Rent Shop Volunteer Join

Q. Who is Mr. Smarty Plants?

A: There are those who suspect Wildflower Center volunteers are the culpable and capable culprits. Yet, others think staff members play some, albeit small, role. You can torture us with your plant questions, but we will never reveal the Green Guru's secret identity.

Help us grow by giving to the Plant Database Fund or by becoming a member

Did you know you can access the Native Plant Information Network with your web-enabled smartphone?

Share

Ask Mr. Smarty Plants

Ask Mr. Smarty Plants is a free service provided by the staff and volunteers at the Lady Bird Johnson Wildflower Center.

Search Smarty Plants
See a list of all Smarty Plants questions

Please forgive us, but Mr. Smarty Plants has been overwhelmed by a flood of mail and must take a break for awhile to catch up. We hope to be accepting new questions again soon. Thank you!

Need help with plant identification, visit the plant identification page.

 
rate this answer
1 rating

Thursday - May 27, 2010

From: Tucson , AZ
Region: Southwest
Topic: Non-Natives
Title: Failure to thrive of non-native Confederate Jasmine in Tucson AZ
Answered by: Barbara Medford

QUESTION:

My Star/Confederate Jasmine, a 30 foot long wall of it, for over 5 years now has one side of it losing leaves. I seem to remember it did this one other summer, but came back in?? What could be the problem. I have inspected it for mites, cant see any, it gets ample water, the other side looks fine. I am perplexed. I don't want to rip out any of the full wall of this fragrant plant. Can you tell me some things it might be? We have clay here after a foot or so, but that has never bothered it before. We also have those awful Japanese beetles here, would they invade the roots of this? Thanks!

ANSWER:

This article, Tracelospermum jasminoides, from Floridata, will tell you it is not a true Jasmine and, in spite of its name is not native to North America but to China. The Lady Bird Johnson Wildflower Center is committed to the growth, protection and propagation of plants native not only to North America but to the area in which it is being grown, so this plant is out of our range of expertise and not in our Native Plant Database. We have heard that it should be fertilized with a balanced fertilizer for acid-loving plants, especially if your soil is alkaline, which it probably is in Tucson. As for the Japanese beetle, that is also out of our line, as we are gardeners and botanists, not entomologists. We found one article about it from the USDA Animal and Plant Inpection Service. According to the Floridata site, this plant is hardy from USDA Hardiness Zones 8 to 10, which should be all right for Tucson, and that it does not have any serious pests. Since beetles can't read, we would suggest you contact the Arizona Cooperative Extension Office for Pima County to see if there is some sort of infestation. It seems unlikely that beetles or some other pest would only work on one side of the plant and ignore the other.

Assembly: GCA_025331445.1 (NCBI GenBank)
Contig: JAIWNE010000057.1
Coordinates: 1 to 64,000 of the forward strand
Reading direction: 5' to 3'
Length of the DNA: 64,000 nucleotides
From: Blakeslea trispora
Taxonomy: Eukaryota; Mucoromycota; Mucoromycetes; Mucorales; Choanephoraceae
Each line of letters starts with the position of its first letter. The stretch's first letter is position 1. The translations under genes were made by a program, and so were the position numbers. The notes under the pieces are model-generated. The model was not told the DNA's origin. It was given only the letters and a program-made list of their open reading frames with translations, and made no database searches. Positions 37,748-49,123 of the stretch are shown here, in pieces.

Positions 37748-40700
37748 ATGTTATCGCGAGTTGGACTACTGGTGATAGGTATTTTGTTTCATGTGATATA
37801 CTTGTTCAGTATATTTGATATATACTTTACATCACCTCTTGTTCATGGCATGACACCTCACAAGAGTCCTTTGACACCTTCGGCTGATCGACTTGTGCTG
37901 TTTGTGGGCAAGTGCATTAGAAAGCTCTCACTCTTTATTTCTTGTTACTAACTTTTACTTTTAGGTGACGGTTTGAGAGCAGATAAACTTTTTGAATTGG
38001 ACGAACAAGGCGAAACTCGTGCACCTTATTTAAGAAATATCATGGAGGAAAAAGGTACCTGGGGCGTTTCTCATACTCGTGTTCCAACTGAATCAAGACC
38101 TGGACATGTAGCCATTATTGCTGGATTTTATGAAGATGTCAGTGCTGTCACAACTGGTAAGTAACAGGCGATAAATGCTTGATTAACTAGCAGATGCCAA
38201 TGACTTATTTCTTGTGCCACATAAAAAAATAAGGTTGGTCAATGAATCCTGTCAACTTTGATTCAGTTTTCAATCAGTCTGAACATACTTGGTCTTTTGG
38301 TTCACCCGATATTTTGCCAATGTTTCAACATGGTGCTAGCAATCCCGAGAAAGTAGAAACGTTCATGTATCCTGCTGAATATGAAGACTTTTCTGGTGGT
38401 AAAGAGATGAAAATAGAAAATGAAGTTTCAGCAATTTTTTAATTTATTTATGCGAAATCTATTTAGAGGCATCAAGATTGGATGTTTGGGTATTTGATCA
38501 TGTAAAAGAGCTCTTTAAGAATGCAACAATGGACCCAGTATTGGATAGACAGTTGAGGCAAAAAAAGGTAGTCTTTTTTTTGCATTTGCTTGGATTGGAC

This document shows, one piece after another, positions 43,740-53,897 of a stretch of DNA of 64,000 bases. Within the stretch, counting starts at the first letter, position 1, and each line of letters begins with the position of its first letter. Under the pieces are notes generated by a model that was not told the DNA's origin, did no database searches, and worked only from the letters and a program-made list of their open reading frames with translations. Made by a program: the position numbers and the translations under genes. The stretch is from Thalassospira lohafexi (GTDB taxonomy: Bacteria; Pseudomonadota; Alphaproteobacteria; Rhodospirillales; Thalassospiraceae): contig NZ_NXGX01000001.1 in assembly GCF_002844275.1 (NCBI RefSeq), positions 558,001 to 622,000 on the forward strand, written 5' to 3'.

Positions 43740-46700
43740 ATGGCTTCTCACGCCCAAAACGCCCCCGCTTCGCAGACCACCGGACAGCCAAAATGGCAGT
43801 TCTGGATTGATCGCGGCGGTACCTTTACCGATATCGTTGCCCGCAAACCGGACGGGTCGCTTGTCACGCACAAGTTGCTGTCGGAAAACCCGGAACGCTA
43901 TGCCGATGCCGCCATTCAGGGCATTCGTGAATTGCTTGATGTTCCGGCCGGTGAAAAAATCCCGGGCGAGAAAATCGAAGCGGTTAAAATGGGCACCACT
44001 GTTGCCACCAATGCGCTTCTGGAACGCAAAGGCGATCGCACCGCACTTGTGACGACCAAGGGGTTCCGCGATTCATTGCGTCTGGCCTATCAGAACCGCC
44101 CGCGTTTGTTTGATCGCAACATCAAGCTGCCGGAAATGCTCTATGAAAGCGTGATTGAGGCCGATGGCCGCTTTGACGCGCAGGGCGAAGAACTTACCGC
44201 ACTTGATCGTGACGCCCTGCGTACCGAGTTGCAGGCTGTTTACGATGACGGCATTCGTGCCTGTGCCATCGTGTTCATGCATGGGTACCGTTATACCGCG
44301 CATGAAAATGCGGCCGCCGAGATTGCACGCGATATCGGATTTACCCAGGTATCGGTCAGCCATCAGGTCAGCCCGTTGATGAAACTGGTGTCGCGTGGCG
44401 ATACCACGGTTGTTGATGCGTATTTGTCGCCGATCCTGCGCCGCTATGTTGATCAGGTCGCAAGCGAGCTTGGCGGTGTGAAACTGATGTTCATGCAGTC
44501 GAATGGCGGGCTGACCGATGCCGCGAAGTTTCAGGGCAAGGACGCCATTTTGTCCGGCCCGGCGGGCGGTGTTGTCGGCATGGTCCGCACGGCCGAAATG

More Non-Natives Questions

Controlling pumpkin vine in British Columbia
July 15, 2008 - I have never grown pumpkins before but decided to try one plant this year. It seems to be taking over my small garden space. Can I prune it back? I only want one or two pumpkins for my grandchildre...
view the full question and answer

Recommend a plant similar to Corkscrew Willow for Austin, TX.
June 16, 2015 - Do corkscrew willows do well in Austin, TX? If not, can you recommend a willow like tree to plant along the banks of a creek?
view the full question and answer

Willow woes in Philadelphia, NY
August 22, 2010 - I have a 2 yr old willow; it is August and it looks like the tree has gone dormant, is this normal?
view the full question and answer

Salvia that needs dividing in Maryville MO
April 09, 2010 - I have some May Night salvia that is 3 years old. Last summer it split in the middle and spent a lot of the summer laid open. I'm wondering if it needs to be split or pruned in some way?
view the full question and answer

Companion Plants for Texas Mountain Laurel
March 12, 2015 - I am building a garden from scratch and need help. I want to plant a Texas mountain laurel on each front section of my house in front of a window, and I also want to use Thumbelina Leigh English laven...
view the full question and answer

Support the Wildflower Center by Donating Online or Becoming a Member today.